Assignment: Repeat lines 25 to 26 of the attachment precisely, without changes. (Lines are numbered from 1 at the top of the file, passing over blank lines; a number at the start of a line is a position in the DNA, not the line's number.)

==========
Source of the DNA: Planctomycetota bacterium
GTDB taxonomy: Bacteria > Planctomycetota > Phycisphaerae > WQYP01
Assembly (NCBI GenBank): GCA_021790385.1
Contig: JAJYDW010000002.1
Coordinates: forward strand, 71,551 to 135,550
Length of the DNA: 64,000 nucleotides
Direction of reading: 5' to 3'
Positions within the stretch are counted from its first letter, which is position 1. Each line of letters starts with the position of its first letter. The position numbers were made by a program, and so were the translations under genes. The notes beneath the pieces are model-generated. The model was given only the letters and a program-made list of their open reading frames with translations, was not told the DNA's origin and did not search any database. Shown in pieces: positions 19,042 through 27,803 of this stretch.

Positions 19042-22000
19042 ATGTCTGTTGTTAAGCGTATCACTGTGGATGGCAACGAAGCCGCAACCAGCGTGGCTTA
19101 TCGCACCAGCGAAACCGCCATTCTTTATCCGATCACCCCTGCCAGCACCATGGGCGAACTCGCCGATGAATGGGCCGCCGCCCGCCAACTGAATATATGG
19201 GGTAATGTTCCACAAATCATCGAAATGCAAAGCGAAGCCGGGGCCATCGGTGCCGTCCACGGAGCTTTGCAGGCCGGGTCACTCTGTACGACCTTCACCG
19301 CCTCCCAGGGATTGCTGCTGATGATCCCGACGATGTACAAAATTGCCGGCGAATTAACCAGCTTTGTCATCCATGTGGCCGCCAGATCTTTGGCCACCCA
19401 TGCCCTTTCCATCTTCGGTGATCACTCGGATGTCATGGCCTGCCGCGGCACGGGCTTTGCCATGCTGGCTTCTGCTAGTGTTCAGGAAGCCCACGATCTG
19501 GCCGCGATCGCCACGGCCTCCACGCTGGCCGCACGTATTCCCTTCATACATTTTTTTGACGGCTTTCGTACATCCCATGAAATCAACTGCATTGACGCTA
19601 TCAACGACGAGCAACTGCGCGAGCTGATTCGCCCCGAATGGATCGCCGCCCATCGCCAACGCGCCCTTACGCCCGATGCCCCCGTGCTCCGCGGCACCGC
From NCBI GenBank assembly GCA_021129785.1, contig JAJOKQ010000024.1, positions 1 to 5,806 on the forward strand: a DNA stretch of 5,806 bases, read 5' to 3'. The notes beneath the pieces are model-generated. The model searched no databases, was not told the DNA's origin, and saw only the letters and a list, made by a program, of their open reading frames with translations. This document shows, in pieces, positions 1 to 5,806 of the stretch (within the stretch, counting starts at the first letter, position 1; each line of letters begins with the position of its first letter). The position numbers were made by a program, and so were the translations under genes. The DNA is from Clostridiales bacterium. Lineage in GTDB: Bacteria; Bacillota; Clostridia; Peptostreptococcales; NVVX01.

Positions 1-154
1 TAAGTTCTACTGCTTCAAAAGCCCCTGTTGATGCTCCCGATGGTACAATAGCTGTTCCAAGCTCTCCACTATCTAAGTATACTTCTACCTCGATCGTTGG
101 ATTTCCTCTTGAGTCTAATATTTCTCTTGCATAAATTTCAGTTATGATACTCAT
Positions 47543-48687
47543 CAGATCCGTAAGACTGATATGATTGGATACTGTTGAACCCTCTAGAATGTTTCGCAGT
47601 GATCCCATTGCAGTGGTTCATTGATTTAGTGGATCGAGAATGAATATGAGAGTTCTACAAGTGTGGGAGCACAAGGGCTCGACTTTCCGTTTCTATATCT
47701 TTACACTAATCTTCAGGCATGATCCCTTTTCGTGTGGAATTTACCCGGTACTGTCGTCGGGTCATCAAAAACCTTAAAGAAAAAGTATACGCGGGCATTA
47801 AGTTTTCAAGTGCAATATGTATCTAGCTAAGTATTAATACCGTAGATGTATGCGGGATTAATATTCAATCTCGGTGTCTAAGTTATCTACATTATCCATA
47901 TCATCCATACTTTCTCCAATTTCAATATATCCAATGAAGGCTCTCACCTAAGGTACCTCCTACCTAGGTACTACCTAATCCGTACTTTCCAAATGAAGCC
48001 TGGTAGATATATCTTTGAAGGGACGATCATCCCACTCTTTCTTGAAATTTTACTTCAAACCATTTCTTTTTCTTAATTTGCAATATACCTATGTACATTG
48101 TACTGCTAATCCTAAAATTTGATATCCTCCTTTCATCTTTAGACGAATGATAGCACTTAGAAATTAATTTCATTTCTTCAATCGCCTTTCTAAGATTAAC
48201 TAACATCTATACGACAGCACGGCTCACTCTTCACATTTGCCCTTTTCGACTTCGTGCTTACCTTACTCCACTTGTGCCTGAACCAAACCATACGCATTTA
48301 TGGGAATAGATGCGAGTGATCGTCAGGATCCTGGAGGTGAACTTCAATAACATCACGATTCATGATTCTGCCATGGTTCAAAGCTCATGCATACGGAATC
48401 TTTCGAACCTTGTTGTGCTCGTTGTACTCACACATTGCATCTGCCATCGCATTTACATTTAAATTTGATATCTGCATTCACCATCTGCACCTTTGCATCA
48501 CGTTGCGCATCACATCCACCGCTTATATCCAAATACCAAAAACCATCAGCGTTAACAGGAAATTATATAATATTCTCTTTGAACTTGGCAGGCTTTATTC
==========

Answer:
47801 AGTTTTCAAGTGCAATATGTATCTAGCTAAGTATTAATACCGTAGATGTATGCGGGATTAATATTCAATCTCGGTGTCTAAGTTATCTACATTATCCATA
47901 TCATCCATACTTTCTCCAATTTCAATATATCCAATGAAGGCTCTCACCTAAGGTACCTCCTACCTAGGTACTACCTAATCCGTACTTTCCAAATGAAGCC